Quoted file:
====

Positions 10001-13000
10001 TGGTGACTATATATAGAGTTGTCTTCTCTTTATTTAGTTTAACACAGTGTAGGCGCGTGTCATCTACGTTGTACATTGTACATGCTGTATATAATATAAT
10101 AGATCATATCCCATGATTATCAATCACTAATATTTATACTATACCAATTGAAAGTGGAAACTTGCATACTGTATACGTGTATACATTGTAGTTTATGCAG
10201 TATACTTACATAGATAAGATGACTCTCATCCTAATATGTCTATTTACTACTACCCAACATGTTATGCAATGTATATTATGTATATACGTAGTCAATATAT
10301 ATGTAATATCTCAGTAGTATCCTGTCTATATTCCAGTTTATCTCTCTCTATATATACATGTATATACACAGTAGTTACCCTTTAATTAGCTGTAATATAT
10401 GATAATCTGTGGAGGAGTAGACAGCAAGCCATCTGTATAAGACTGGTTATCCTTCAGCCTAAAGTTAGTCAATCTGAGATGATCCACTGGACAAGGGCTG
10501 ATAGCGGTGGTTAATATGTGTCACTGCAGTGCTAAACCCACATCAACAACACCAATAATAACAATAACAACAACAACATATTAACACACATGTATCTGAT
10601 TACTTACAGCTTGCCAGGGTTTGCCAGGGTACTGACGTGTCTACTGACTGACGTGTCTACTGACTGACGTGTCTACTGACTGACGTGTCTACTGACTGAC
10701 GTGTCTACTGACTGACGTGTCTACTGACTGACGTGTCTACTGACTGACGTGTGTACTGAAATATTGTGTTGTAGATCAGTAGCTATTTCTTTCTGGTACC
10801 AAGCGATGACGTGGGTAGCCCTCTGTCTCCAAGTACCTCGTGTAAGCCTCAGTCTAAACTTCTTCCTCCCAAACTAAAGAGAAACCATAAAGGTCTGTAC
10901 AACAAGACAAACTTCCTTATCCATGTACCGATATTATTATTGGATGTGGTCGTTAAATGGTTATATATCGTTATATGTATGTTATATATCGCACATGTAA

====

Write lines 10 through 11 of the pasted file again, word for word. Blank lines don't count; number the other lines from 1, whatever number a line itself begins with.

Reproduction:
10801 AAGCGATGACGTGGGTAGCCCTCTGTCTCCAAGTACCTCGTGTAAGCCTCAGTCTAAACTTCTTCCTCCCAAACTAAAGAGAAACCATAAAGGTCTGTAC
10901 AACAAGACAAACTTCCTTATCCATGTACCGATATTATTATTGGATGTGGTCGTTAAATGGTTATATATCGTTATATGTATGTTATATATCGCACATGTAA